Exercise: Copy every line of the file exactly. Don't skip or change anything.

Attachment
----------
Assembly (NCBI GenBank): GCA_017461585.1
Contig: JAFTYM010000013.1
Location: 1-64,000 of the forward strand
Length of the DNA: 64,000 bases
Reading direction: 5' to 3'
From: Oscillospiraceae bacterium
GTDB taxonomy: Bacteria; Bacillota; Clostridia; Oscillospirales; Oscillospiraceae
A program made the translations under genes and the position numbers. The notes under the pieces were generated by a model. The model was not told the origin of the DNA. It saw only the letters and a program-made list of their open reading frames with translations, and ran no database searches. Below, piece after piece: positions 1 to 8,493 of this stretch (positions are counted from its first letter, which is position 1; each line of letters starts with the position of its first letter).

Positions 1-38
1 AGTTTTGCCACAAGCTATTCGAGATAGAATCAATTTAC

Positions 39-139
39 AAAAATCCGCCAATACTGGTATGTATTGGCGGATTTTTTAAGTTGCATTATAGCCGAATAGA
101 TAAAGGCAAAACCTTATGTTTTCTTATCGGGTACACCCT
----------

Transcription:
Assembly (NCBI GenBank): GCA_017461585.1
Contig: JAFTYM010000013.1
Location: 1-64,000 of the forward strand
Length of the DNA: 64,000 bases
Reading direction: 5' to 3'
From: Oscillospiraceae bacterium
GTDB taxonomy: Bacteria; Bacillota; Clostridia; Oscillospirales; Oscillospiraceae
A program made the translations under genes and the position numbers. The notes under the pieces were generated by a model. The model was not told the origin of the DNA. It saw only the letters and a program-made list of their open reading frames with translations, and ran no database searches. Below, piece after piece: positions 1 to 8,493 of this stretch (positions are counted from its first letter, which is position 1; each line of letters starts with the position of its first letter).

Positions 1-38
1 AGTTTTGCCACAAGCTATTCGAGATAGAATCAATTTAC

Positions 39-139
39 AAAAATCCGCCAATACTGGTATGTATTGGCGGATTTTTTAAGTTGCATTATAGCCGAATAGA
101 TAAAGGCAAAACCTTATGTTTTCTTATCGGGTACACCCT